After a short wait it’s time for the final episode of Life is Strange: Before the Storm, and in my opinion this series still has more to do before it reaches the emotional highs of the original game. Does the finale of Before The Storm go out with thunder and lightning, or is it just a bit of light drizzle?

Before you continue, it’s best to read my reviews of both Part 1: Awake and Part 2: Brave New World as these cover the gameplay mechanics that you will find in Hell Is Empty, as well as giving you my opinion on the series so far. If you choose not to read them (Why Not!?) then you need to know that I think that there is too much focus on the character development for my liking. I was missing the raw emotional set-pieces that the original delivered.

Hell Is Empty kicks off right where Brave New World left us, teetering on the edge of an almighty cliff after some shocking news for Rachel. I criticized the previous episodes for spending too much time on character development, but Hell Is Empty definitely doesn’t make that same mistake. Finally, for the first time since the opening of Awake, both Chloe and Rachel are placed in danger, a situation that has been hinted at, with the return of the very much underused bad-guy. This is ramped up mid-way through the episode as one of them has to continue alone in order to resolve their big problem. These scenes are punctuated with moments of humour, especially in a hospital visit to a patient hurt in Brave New World.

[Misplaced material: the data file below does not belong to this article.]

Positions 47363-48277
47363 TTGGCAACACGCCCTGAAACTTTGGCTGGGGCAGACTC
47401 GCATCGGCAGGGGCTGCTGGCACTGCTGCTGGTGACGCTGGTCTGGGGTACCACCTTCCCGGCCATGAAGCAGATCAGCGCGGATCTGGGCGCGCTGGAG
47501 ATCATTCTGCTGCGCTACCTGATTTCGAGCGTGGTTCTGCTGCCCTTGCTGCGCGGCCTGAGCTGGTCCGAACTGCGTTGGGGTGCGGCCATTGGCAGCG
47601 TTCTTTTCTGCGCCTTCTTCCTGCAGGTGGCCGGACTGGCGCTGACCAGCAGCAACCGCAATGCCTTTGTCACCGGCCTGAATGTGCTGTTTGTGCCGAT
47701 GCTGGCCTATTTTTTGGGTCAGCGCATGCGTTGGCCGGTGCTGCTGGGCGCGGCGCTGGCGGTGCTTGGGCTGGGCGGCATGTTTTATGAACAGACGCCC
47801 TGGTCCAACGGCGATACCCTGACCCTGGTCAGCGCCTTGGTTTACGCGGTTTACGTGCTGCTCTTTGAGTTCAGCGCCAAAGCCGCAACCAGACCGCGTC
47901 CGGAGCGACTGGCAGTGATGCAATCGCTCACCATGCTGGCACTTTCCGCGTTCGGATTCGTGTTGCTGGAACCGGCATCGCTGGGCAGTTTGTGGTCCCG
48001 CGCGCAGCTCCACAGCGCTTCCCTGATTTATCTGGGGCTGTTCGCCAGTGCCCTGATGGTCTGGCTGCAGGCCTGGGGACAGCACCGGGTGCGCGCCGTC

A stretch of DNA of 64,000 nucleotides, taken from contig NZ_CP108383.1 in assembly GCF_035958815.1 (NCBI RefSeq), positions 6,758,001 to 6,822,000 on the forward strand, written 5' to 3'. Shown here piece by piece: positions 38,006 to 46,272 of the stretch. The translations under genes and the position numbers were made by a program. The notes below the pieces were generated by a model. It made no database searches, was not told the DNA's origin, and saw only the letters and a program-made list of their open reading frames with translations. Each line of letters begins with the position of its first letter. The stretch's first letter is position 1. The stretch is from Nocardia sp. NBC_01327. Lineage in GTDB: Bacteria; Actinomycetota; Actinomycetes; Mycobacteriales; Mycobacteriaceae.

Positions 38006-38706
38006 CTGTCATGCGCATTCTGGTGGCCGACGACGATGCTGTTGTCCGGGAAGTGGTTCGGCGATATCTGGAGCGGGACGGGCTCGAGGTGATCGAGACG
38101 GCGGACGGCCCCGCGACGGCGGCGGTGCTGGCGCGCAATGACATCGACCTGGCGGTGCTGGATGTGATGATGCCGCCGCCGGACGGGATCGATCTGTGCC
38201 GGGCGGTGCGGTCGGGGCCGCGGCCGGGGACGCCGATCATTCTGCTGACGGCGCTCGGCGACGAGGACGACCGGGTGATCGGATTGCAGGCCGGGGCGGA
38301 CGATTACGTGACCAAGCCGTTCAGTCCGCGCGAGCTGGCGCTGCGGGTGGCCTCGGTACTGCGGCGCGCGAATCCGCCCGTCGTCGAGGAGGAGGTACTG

The backtalk mechanic is seen much less in this episode, but is replaced with a section of gameplay that’s strangely very reminiscent of LA Noire, as Chloe has to do some investigative work in the DA’s office. This section also includes an encounter that is as creepy and as dangerous as anything else seen in the series so far, especially as it comes from an unlikely source.

In my opinion the whole series deals with grief, as Chloe’s whole story arc up to this point is about her struggling to cope following the loss of her father, but Hell Is Empty finally brings her out of this as she realises that her friends and family are also suffering from their own types of grief. It also does a tremendous job in making us question whether a lie told to protect others from that grief is morally right. In the end Chloe has to make a big decision, similar to those in the original game, which seemed to take an age for me to think about! Although here I found the decision to be an easy choice, I am sure others will spend a lot longer on the moral ambiguity!

Hell is Empty does a good job ending on a pretty positive note, but this does feel slightly convenient in certain cases, as Chloe’s relationship with her mum and David is so fraught throughout the first two episodes. And although it improves in part three it is far from resolved, but the ending montage hints otherwise, which doesn’t quite sit right. The first two episodes also featured the raging forest fire which gave a sense of impending doom to the proceedings, but this is dismissed with a blink-and-you’ll-miss-it single line of dialogue along the lines of “oh yeah, the fires out” which felt like a huge narrative mistake. But there is a post credit sequence calling back to the impending event from the original game, and is a emotional punch to the gut after that somewhat uplifting ending.

Overall, Hell Is Empty is the outstanding highlight of the series, bringing emotion, fear, sadness and joy all in a two hour gaming session. Still not quite to the standard of its predecessor, but I think we all agree that would have unlikely anyway. Fans of the original will come away feeling very satisfied.

Thanks to Xbox and Dontnod Entertainment for supporting TiX